Rounded, smooth, globular ‘pouches’ clumped together and hanging underneath the base of a cumulonimbus cloud. They often form on the underside of an anvil and are accompanied by thunderstorms. The name translates to mamma and means ‘mammary cloud’.
One of the 10 characteristic cloud types (or cloud genera) recognised by the International Cloud Atlas. Its name comes from altum (height) and stratus (spread out). It appears as a greyish or bluish sheet of cloud, partly or totally covering the sky, but with parts sufficiently thin to at least vaguely reveal the sun.
Clouds aren’t typically associated with ice lollies, but rather sunshine – until now. Researchers from Manchester University have found ice lolly-shaped icicles in cloud systems over the UK and the North Atlantic.
The ice formations – which are the shape of a stick attached to a large spherical head – were found in large concentrations during a research flight over the northeast Atlantic Ocean in 2016, and previously in southwest UK in 2009.
“What do you think a cloud feels like?” I asked the assembled Brownies
“Cotton wool, cotton candy, fluffy, cool, wet ….”
A simple garden pond decoration that produces mist by forcing water through a very fine mesh, combined with a large shallow bowl of water, creates a cloud for children to feel. Most of them end up slightly disappointed as a cloud feels like nothing very much, but it is a good conversation starter!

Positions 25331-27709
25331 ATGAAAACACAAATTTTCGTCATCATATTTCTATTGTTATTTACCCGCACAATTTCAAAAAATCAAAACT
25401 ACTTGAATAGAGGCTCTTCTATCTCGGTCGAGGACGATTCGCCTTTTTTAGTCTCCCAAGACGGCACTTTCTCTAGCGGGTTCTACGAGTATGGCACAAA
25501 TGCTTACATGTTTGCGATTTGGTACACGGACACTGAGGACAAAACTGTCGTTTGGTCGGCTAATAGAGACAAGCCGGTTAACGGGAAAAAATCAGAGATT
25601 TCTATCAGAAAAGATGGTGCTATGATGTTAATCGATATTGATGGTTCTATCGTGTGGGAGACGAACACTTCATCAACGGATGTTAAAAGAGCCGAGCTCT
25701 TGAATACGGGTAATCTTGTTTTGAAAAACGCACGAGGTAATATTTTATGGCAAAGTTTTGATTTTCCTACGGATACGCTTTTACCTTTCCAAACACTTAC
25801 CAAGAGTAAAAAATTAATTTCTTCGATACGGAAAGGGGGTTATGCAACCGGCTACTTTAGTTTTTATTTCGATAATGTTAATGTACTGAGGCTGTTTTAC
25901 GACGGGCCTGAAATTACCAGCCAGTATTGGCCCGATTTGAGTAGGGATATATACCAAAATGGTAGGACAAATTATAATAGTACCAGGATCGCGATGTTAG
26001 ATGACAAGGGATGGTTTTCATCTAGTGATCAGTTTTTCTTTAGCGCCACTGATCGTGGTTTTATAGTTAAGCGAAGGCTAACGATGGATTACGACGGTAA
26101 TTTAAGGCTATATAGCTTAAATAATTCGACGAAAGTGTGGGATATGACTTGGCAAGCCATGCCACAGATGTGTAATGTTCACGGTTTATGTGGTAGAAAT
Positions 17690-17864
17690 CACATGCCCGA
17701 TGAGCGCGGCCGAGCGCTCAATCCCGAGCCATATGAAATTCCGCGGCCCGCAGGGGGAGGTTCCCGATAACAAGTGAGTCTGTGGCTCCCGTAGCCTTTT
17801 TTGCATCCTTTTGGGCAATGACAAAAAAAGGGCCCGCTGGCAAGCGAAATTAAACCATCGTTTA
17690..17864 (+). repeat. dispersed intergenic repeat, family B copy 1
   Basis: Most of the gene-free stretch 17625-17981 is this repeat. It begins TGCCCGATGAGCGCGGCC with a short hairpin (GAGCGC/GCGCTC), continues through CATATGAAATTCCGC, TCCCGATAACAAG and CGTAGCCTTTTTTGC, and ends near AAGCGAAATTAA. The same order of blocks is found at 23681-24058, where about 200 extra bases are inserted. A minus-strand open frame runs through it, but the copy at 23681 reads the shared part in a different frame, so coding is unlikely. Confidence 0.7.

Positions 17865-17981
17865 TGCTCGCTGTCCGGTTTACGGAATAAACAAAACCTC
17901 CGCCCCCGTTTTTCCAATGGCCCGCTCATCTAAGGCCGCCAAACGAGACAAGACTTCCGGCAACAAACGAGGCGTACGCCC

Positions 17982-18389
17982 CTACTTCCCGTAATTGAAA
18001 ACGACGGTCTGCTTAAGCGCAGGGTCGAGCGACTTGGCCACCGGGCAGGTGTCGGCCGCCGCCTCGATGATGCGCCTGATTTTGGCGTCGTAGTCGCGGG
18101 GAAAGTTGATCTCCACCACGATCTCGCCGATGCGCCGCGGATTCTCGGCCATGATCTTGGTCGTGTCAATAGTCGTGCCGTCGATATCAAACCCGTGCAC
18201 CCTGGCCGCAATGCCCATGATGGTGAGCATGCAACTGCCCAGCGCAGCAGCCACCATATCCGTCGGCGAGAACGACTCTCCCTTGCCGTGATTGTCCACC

At 1039 GMT on 7 December 1972 Jack Schmitt from the crew of Apollo 17 took one of the most iconic, and certainly most reproduced photographs of all time. NASA named it photograph AS17-148-22727, but very shortly after the picture went public it became known as ‘the blue marble’. It is of course the picture of the near full-earth disk taken on route to the moon, with the sun directly behind the Apollo 17 spacecraft. Interestingly it was not the first of these kinds of images from of earth.
Clouds have always been a feature of paintings and photographs, but images captured by amateur photographers confirmed the existence of a dramatic cloud form with a roughened, wave-like base. Citizen science has now helped experts to explain how the newly-recognised ‘wave-like’ asperitas cloud is formed.
Clouds have always appeared in paintings, photographs and pictures, but images captured by amateur photographers confirmed the existence of a dramatic cloud form with a roughened, wavelike base. Citizen science has now helped experts to explain how the newly-recognised ‘wave-like’ asperitas cloud is formed.
On World Meteorological Day (23rd March 2017), the World Meteorological Organization (WMO) released its new, online, digitised International Cloud Atlas, which is the global reference for observing and identifying clouds. It contains a number of new cloud classifications, including the eagerly-awaited asperitas, a dramatic undulated cloud which has captured media interest and public imagination. The RMetS originally reviewed examples of asperitas provided by Gavin Pretor-Pinney of the Cloud Appreciation Society.
To celebrate World Meteorological Day (#WorldMetDay) on 23rd March, the Royal Meteorological Society (RMetS) are running a competition with @StormHour. The theme of this year's World Meteorological Day is 'Understanding Clouds', so we are running a mini cloud competition.